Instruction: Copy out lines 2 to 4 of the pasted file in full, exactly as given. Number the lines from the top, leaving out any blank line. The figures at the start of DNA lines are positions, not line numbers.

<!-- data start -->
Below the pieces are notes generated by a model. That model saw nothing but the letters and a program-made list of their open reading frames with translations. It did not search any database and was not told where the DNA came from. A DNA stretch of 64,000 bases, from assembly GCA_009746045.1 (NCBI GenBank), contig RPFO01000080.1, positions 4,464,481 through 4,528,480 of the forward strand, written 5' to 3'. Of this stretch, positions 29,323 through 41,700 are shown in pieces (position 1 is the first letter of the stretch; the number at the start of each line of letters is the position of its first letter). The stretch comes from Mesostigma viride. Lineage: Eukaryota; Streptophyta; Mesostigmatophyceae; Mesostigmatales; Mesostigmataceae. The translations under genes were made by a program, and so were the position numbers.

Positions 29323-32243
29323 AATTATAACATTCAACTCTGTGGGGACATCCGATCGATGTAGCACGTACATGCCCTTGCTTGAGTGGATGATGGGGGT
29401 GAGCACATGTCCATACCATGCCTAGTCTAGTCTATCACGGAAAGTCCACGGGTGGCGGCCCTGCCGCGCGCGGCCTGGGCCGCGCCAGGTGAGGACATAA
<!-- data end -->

Positions 29323-32243
29323 AATTATAACATTCAACTCTGTGGGGACATCCGATCGATGTAGCACGTACATGCCCTTGCTTGAGTGGATGATGGGGGT
29401 GAGCACATGTCCATACCATGCCTAGTCTAGTCTATCACGGAAAGTCCACGGGTGGCGGCCCTGCCGCGCGCGGCCTGGGCCGCGCCAGGTGAGGACATAA